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thejessleigh profile image
jess unrein

Haha nice. Honestly, I'm just so used to copy/pasting emojis from slack and discord. Fun fact, when you do that, it copies the colon emoji syntax, not the unicode glyph 😅🙃

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ricardobeat profile image
Ricardo Tomasi

@bendhalpern some numbers (using /usr/bin/time -l on OSX):

Go: 0.0s, 1.5Mb
Go run: 0.10s, 24Mb
Node: 0.06s, 19Mb
Ruby: 0.08s, 11Mb
Crystal: 0.0s, 1.5Mb
Crystal run: 0.4s, 10.4Mb
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rakenodiax profile image
rakenodiax
Rust: 0.00s - 1.12MiB
Rust (nightly): 0.01s - 0.88MiB
Go: 0.00s - 1.64MiB
Go run: 0.25s - 24.11MiB
Python: 0.21s - 5.48MiB

Disclaimer: I'm inexperienced with Go; using the example from below 😅

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thejessleigh profile image
jess unrein

Oh, I know almost nothing about Go. I'm specifically using these exercises to learn the syntax. No clue if and how what I'm doing can be optimized. Go is famously, weirdly restrictive and intentionally verbose.

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gartboy profile image
Garrett

Similar effort when done in APL! :)

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elizarov profile image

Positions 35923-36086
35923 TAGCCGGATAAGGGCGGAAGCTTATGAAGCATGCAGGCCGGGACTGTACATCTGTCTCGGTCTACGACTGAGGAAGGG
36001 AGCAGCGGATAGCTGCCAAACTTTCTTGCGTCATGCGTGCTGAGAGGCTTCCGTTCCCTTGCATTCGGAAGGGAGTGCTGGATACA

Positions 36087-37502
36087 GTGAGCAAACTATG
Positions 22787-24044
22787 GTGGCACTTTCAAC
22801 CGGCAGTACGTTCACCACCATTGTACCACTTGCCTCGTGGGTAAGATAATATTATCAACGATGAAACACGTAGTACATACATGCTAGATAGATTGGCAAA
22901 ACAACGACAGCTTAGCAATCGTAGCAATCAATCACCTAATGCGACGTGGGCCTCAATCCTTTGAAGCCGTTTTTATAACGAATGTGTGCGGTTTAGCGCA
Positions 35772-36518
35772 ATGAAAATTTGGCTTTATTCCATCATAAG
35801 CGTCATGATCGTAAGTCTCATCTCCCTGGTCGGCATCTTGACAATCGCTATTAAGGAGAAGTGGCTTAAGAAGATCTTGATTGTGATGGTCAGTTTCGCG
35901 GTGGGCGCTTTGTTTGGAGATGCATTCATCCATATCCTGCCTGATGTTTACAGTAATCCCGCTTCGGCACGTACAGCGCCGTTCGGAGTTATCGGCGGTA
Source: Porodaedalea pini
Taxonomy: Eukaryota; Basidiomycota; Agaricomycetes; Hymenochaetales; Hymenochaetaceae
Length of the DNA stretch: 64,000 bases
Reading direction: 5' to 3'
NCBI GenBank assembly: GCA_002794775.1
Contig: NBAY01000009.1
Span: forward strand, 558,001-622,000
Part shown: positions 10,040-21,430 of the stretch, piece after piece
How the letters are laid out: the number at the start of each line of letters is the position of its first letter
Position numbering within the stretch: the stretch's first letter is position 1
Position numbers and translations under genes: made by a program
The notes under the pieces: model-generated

Roman Elizarov

Same in Kotlin :)

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Anologicon

kkkkk it's very simple dude :D

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thesoreon profile image
Paul Susicky

Tried in Javascript

function arrayDiff(arr1, arr2) {
    return arr1.filter(val => !arr2.includes(val));
}
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Neocortexxx

Wow, great! So clean!

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Ali Spittel Author

Python!

def array_diff(a, b):
    return [l for l in a if l not in b]
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thejessleigh profile image
jess unrein

List comprehensions are truly a gift.

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aspittel profile image
Ali Spittel Author

YES -- they are so elegant.